Churches sign on as officers' partners

Police, residents to walk through area to stop crime

May 10, 1999|By Peter Hermann | Peter Hermann,SUN STAFF

Baltimore police commanders have begun urging officers on the city's east side to abandon their patrol cars and stroll through neighborhoods with residents to enlist their help to fight crime.

Commissioner Thomas C. Frazier told church and community leaders Friday that whenever patrol officers are not busy with emergency calls, they should be walking, preferably with one of them.

"There are times of day when officers are not in a car," Frazier said from the front steps of Zion Baptist Church on North Caroline Street. "They should team up with somebody, walk up and down the street and say hello. We are part of the community."

The initiative is part of a new partnership between police and 85 churches in East Baltimore that sponsor several anti-crime groups whose members walk through neighborhoods with two-way radios.

The Rev. Melvin B. Tuggle II, president of Clergy United for Renewal of East Baltimore, said nothing works better to prevent crime than a foot patrolman "so people can see the police."

Crime has dropped in Baltimore for three straight years, and police report that it is down more than 30 percent during the first three months of this year. But the city, with 314 homicides last year, was rated the fourth-deadliest in the nation per capita.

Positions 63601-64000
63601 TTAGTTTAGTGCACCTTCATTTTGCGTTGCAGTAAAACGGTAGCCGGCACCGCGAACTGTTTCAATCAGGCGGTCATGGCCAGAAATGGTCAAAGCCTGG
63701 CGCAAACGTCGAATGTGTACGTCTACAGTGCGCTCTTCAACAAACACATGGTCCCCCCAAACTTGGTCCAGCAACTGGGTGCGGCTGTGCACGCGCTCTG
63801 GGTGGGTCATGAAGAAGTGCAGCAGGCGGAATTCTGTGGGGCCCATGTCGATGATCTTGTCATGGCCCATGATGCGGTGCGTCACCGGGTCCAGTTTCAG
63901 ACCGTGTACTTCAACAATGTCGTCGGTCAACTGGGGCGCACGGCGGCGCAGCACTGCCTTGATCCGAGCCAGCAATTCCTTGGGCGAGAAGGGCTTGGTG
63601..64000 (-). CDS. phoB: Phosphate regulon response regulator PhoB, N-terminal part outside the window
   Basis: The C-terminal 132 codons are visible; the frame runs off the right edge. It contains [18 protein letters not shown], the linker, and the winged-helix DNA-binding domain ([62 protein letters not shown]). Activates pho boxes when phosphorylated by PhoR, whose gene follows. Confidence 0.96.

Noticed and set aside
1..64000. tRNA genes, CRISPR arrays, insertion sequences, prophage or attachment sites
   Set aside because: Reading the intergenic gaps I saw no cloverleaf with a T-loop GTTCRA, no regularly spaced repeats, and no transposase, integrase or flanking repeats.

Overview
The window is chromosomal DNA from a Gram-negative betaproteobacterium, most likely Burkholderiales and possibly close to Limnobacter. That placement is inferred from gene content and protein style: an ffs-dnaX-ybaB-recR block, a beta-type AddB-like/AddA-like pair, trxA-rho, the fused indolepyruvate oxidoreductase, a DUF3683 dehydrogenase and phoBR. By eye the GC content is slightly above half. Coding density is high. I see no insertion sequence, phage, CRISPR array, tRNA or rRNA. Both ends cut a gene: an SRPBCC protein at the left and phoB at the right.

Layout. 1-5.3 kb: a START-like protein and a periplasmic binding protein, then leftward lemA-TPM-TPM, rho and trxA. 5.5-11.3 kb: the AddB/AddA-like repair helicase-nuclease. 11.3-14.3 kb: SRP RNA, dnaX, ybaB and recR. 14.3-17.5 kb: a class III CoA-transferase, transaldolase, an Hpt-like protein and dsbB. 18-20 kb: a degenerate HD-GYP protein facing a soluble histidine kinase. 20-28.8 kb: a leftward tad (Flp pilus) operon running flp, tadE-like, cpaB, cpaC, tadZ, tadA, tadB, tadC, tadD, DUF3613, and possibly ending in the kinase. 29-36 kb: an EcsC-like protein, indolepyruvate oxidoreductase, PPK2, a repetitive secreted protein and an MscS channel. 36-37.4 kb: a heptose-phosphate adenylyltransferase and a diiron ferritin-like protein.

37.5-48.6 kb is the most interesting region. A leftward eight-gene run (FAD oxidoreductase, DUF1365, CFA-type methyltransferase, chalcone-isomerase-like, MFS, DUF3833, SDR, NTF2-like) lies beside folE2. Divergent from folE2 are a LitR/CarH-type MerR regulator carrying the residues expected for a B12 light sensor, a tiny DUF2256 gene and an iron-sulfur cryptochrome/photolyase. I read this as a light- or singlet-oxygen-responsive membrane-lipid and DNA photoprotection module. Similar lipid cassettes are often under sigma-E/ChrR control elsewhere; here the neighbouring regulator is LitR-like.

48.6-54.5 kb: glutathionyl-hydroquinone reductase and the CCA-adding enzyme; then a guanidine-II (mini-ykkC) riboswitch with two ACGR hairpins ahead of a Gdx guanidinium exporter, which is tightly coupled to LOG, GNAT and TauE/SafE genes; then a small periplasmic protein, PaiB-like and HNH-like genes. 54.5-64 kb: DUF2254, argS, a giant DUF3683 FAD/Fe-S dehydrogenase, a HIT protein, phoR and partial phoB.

"I don't want to be on the news at the end of the year with Baltimore being No. 4 in homicide," said Sam Redd, director of People United to Live in a Safe Environment (PULSE). "I want Baltimore to look like Boston or New York, where police and clergy work together to bring crime down."

The city is off to a promising start. As of yesterday, 82 homicides had been reported since Jan. 1, down from 110 at the same time last year, about a 25 percent drop. But the drop did not satisfy the groups that gathered with police Friday.

Redd, standing between a group of youngsters from Dr. Bernard Harris Sr. Elementary School and senior citizens, told how his parents made him scrub the marble steps of their rowhouse every Saturday morning.

"In the afternoon, we would sit on the steps we had cleaned," he said. "We didn't have to worry about a car slowing down and someone leaning out with a gun and shooting our children. Now, our children cannot walk up and down the street."

After the speeches, the block watchers dispersed, each linking with officers who took them through the back alleys and vacant rowhouses that are the center of the city's drug trade.

Ralph Underwood, 54, has lived in Northeast Baltimore for 22 years but travels to East Baltimore to help PULSE. He shook his head as he was driven past boarded-up homes and debris-strewn street corners. A church sign read: "Years of building God's Kingdom." Nearby graffiti countered: "Holbrook Hell."

"A lot of devastation," Underwood said.

The officers he was with, Steven Staab and Gregory Young, drove down East Preston Street, packed with people, and stopped. By the time they had gotten out of the patrol car, a man had yelled a warning, scattering the crowd.

"Now that we get out to walk, no one's here," Young said.

Pub Date: 5/10/99

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